Manchin calls for 'enormous' infrastructure bill funded by new taxes

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Sen. Joe Manchin, a key centrist Democrat, said this week that he supports a multi-trillion dollar infrastructure package that would be paid for in part by raising taxes.

West Virginia's senior senator, who has become one of the most powerful members of the 50-50 Senate, said he could support a bill as large as $3 trillion — as long as it does not substantially increase the nation's already swollen deficit.

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“As long as it’s paid for. We need this country needs to rebuild itself," Manchin told reporters on Tuesday.  "We need to rebuild ourselves, and it has to be infrastructure."

The tax changes that Manchin proposed include making "adjustments" to Republicans' 2017 tax law, which slashed the corporate tax rate from 35% to 21% and lowered the individual income tax rate paid by wealthy Americans. Manchin said the corporate tax rate should be raised to at least 25%.

"I'm not afraid to look at other things," he said.

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Biden is currently laying the groundwork for another massive economic relief package and is expected to propose as much as $3 trillion in new spending on a jobs and infrastructure bill that would become the foundation of his "Build Back Better" program.

Manchin photo. (Photographer: Al Drago/Bloomberg via Getty Images)

The measure is widely expected to include a slew of taxes hikes, including raising the corporate tax rate to 28% from 21%, increasing the income tax rate on individuals earning more than $400,000, expanding the estate tax, creating a higher capital-gains tax rate for individuals earning at least $1 million annually and paring back tax preferences for so-called pass-through businesses.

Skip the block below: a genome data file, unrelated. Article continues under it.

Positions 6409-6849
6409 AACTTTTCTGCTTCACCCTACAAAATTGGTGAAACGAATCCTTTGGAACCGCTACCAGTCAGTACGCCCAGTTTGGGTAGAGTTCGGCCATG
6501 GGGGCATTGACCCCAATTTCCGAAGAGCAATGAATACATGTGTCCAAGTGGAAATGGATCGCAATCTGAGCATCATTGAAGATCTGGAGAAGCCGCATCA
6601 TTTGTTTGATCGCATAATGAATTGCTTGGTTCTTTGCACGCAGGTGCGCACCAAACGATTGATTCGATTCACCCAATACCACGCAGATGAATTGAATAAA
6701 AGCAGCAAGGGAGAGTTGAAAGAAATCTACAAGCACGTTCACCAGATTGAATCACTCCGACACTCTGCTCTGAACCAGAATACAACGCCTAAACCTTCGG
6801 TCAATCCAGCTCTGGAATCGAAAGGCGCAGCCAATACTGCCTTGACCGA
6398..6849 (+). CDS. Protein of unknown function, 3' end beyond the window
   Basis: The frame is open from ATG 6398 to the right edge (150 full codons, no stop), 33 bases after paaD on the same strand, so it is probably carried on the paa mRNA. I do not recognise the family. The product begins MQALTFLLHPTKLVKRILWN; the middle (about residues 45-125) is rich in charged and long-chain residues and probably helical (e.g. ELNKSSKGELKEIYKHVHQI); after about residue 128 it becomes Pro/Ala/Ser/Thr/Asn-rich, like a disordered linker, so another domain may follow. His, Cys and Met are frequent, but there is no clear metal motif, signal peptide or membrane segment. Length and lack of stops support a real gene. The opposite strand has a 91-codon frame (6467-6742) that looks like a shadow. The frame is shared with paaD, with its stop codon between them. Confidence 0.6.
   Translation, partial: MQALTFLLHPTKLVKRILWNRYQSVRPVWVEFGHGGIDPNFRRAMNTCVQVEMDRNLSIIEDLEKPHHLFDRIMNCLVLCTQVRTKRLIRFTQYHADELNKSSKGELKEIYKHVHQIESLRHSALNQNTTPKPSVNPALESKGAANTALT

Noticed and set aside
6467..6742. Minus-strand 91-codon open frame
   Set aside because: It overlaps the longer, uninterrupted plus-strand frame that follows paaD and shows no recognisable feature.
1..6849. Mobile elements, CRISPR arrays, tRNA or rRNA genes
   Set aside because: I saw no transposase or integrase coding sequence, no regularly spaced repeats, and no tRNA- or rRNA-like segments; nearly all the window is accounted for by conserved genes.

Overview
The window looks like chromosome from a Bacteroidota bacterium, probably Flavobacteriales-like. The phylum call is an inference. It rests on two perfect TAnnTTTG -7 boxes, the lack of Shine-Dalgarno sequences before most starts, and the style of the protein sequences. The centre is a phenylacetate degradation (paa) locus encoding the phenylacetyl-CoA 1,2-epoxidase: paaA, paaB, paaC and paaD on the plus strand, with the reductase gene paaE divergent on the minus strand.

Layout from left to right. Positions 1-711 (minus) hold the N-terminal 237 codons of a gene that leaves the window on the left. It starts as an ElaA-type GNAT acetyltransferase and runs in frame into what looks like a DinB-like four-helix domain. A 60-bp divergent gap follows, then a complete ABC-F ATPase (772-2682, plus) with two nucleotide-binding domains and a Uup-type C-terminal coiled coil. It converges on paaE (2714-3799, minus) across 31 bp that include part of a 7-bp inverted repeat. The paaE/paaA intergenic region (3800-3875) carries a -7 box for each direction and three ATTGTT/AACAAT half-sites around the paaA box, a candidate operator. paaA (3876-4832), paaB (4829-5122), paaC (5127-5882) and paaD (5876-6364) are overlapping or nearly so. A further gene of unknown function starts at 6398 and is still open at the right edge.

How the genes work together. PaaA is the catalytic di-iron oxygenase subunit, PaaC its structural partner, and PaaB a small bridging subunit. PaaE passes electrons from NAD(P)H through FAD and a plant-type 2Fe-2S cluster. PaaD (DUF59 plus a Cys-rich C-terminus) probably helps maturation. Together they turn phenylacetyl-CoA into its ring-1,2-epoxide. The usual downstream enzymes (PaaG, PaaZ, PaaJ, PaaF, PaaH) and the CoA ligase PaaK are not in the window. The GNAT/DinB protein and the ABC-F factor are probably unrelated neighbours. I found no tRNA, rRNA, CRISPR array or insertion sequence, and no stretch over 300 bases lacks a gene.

The president said Thursday during his first formal press conference that he will release details of the proposal next week in Pittsburgh.

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Manchin's comments come as Democrats grapple with whether to pursue a bipartisan deal that would require them to secure the support of at least 10 Republicans or go it alone and pass the plan using budget reconciliation. This was the same Senate procedural tool that allowed the party to pass the $1.9 trillion stimulus package this month without a single GOP vote.

But Manchin had previously insisted that GOP lawmakers have more of a voice on the proposal, pledging to block the measure if it doesn't garner any Republican support.

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"I'm not going to do it through reconciliation," he told Axios. "I am not going to get on a bill that cuts them out completely before we start."

Republicans are already criticizing the floated plans, however: Senate Minority Leader Mitch McConnell, R-Ky., said last week that there will not be bipartisan support for such a move, and Maine's Sen. Susan Collins, a moderate Republican, sounded skeptical about the prospect of raising taxes.

“I would not anticipate that it would be well received," Collins said recently.

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